Relay Protection Control: Different Types of Protective Relays

Protective relays are instrumental in monitoring and detecting problems in an electrical circuit. Based on their design, dimensions and local operating range, relays can be classified into different types for use in different areas.

Understanding Protective Relays and their Types

A relay protection control device plays an important role in monitoring and detecting problems in the current, voltage and power flow in an electrical circuit. In the event of a fault, the device triggers the circuit breaker to detect and isolate the bad circuit from the rest of the power system. In doing so, protective relays help isolate/remove bad/abnormal and/or short-circuiting elements from the power system.

A protective relay can be classified based on three basic parameters – design, dimensions and operating range. Accordingly, based on these parameters, they can be differentiated into the following sub-categories:


  • Sealed
  • Open
  • Hermetic


  • Miniature
  • Micro Miniature
  • Sub Miniature

Operating Range:

  • Micro Power
  • Low Power
  • High Power
  • Intermediate Power

Keeping these classifications in mind, relay protection control devices can be classified into the following types.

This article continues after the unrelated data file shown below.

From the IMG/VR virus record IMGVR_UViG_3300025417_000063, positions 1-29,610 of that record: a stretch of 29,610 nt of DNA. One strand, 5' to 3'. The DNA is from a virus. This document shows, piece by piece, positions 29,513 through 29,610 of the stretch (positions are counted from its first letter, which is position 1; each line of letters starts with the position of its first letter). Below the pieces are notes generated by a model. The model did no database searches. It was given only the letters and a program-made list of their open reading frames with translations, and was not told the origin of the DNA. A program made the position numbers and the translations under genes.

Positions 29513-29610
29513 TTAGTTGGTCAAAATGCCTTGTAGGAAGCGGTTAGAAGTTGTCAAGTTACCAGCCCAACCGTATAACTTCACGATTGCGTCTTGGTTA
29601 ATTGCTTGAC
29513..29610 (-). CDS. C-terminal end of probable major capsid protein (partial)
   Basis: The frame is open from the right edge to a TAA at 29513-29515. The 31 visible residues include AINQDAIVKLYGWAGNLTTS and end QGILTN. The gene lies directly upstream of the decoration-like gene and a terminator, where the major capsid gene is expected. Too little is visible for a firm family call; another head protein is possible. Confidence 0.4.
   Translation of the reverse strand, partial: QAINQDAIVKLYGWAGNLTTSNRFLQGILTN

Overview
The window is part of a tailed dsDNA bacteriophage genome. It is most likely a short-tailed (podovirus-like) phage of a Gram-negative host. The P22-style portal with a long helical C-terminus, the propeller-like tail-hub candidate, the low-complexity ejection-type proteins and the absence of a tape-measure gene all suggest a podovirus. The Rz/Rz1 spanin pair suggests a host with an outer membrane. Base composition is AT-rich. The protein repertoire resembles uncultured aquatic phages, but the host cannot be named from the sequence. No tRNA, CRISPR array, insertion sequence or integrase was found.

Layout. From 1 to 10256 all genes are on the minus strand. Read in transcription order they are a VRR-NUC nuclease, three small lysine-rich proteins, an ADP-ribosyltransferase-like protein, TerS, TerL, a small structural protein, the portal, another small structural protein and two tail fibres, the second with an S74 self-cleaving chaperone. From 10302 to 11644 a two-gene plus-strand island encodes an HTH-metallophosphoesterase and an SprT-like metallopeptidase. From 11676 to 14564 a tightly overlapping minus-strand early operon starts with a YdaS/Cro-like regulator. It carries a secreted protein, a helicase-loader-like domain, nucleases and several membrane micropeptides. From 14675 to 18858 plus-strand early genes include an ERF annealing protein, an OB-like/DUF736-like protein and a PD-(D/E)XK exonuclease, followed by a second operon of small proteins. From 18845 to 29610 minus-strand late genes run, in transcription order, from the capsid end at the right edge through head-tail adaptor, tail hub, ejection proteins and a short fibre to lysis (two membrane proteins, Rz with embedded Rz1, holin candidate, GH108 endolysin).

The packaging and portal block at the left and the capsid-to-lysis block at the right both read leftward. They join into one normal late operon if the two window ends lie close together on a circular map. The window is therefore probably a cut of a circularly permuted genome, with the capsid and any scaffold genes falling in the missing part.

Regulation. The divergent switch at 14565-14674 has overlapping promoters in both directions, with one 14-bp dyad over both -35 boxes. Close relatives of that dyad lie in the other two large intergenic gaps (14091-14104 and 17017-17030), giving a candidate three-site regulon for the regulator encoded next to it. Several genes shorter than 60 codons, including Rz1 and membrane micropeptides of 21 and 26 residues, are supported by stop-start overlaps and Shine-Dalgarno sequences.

Solid State Relays

Solid-state components switch operations without moving any parts. These relays offer high power gains compared to other relay types owing to the less energy required for the switching operation. Examples include photo-coupled SSR and transformed coupled SSR.

Electromagnetic Relays

These relays use electrical, magnetic, and mechanical elements to perform the switching operation. They also use mechanical contacts and operating coils, with mechanical contacts opening or closing when the coil gets activated. Examples of electromagnetic relays include AC/DC relays, induction relays and electromagnetic attraction relays.

Hybrid Relays

These protective relays combine the use of electronic and electromagnetic elements to perform the switching operation. The electronic component rectifies the fault and the electromagnetic component relays the output. A good example would be a reed relay.

Thermal Relays

These relay protection control devices rely on temperature sensors to perform the switching operation. They detect an increase in temperature and switch the positions, isolating the faulty component. Thermal relays usually find their use in motor protection.

To conclude, remember that it is important to choose a relay protection control based on the industry, equipment and power consumption.